There are two fairly distinct ways of contesting the Bharatiya Janata Party-led National Democratic Alliance government’s decision to alter the status of Jammu and Kashmir. One is to examine the constitutionality and legality of the decision, and the other is to identify the ideology that is the driving force behind this decision.
The constitutional contestation is poised to come to the fore after the Supreme Court set up a five-judge constitution bench to commence hearing, from October 1, petitions challenging the change in the constitutional status of Jammu and Kashmir following the reading down of Article 370 and scrapping of Article 35A.
It was evident from Union home minister Amit Shah’s remarks while introducing the Bill in parliament that the government was aware of the constitutional challenge and was prepared for a legal fight.
Though it is very tempting to indulge in speculation regarding the verdict that the Supreme Court might give, excessive emphasis on the constitutionality of the move by some critics is deflecting attention away from a more fundamental aspect of the issue – namely the ideology behind the ruling dispensation’s move and its possible implications.
The importance of the motivating ideology behind the decision in Kashmir will persist even if the Supreme Court rules against the government’s move. Undoubtedly, if the Supreme Court verdict goes against the Centre’s move in Kashmir, it will be a huge setback for the government’s agenda, even if that setback proves to be temporary.
The government agenda can be understood only by unearthing the ideological roots behind this government’s decision which will have a huge bearing on India’s future. Before Partition, two potential visions of an independent India were in circulation – one that favoured decentralisation and one that championed centralisation.
The concept of a decentralised India envisioned a coordinating centre but with substantial powers devolved to the regions of the country. This vision was articulated in the Cabinet Mission proposals in 1946 and was based on an understanding that the India that the British had constructed, after completing their colonial takeover in 1857, was a large territorial space.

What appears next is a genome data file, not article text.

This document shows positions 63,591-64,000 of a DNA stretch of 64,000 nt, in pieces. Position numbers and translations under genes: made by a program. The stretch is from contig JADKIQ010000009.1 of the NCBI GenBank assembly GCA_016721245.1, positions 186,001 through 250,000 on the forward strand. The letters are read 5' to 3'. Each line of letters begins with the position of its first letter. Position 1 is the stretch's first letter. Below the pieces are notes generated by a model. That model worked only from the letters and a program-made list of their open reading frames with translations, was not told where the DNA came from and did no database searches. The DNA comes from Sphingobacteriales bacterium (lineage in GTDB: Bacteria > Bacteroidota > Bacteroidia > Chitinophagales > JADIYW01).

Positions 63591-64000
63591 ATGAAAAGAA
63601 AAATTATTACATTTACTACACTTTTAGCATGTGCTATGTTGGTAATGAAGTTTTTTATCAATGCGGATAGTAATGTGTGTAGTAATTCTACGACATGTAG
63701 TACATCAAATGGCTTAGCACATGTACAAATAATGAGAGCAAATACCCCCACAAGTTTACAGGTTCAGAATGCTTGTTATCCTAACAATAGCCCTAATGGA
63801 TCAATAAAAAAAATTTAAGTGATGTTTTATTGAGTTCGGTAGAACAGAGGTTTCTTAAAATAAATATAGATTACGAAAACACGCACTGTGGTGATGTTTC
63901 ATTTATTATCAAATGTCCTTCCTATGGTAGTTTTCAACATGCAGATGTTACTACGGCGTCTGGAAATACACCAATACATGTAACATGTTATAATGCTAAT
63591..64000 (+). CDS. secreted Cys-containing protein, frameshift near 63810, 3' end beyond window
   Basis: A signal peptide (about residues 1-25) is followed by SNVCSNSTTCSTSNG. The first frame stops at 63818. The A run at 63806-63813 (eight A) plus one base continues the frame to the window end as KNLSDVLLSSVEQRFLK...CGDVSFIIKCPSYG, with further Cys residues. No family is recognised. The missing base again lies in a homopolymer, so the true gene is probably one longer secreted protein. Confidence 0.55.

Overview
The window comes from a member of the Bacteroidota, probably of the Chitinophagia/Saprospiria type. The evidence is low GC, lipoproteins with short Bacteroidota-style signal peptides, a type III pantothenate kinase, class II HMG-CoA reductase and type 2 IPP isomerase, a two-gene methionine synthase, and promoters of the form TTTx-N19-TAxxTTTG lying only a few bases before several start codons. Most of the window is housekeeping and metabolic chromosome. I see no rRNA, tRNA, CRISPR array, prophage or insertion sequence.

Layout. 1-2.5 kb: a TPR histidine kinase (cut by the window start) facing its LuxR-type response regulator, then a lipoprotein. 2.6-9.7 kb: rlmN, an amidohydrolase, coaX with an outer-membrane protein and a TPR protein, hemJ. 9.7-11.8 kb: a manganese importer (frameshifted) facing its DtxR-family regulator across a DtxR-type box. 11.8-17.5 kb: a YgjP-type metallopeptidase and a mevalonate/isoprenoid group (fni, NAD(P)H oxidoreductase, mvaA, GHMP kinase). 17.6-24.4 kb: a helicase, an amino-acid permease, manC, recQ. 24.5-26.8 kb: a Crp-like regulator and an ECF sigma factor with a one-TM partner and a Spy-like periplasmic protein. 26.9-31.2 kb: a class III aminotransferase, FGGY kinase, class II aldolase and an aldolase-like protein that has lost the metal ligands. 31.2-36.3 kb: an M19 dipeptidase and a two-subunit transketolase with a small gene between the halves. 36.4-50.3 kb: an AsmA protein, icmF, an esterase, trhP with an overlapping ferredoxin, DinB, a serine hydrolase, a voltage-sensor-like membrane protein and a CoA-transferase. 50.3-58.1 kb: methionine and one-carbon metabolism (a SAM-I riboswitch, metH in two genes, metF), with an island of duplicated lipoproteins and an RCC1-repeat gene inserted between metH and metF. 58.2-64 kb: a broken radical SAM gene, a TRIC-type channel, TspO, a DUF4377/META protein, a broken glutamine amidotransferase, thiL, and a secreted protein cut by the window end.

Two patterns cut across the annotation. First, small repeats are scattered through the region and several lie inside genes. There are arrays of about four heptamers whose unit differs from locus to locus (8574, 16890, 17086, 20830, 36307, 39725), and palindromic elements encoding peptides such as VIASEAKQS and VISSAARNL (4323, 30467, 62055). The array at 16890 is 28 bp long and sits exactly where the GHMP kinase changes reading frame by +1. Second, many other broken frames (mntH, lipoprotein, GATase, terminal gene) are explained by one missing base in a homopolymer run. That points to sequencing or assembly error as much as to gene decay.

This geographical entity was inhabited by a population that was overwhelmingly diverse – religiously, linguistically, ethnically and culturally. The form of governance appropriate for such a diverse populace logically seemed to be the one that recognised and allowed flexibilities to accommodate those diversities.
This decentralist vision of accommodation did not succeed because, of the several fault lines that existed in this diverse geographical space, the religious one proved to be the most overpowering. It led to the partition of this entity into the two nation-states of India and Pakistan.
Both, at some level, appeared to be false creations of unity as well as promises of new experiments of governance through accommodation. That promise was soon debunked in the case of Pakistan when the linguistic fault line within the entity, created on religious grounds, split the country and gave birth to a Bengali speaking Bangladesh in 1971.
After India was partitioned along religious lines in 1947, the pendulum in the minds of the Indian political leadership swung drastically towards centralisation and away from the vision of decentralisation. The ideological construct of India as a unitary nation or a slightly less drastic idea of ‘India as a nation in the making’ started getting prominence.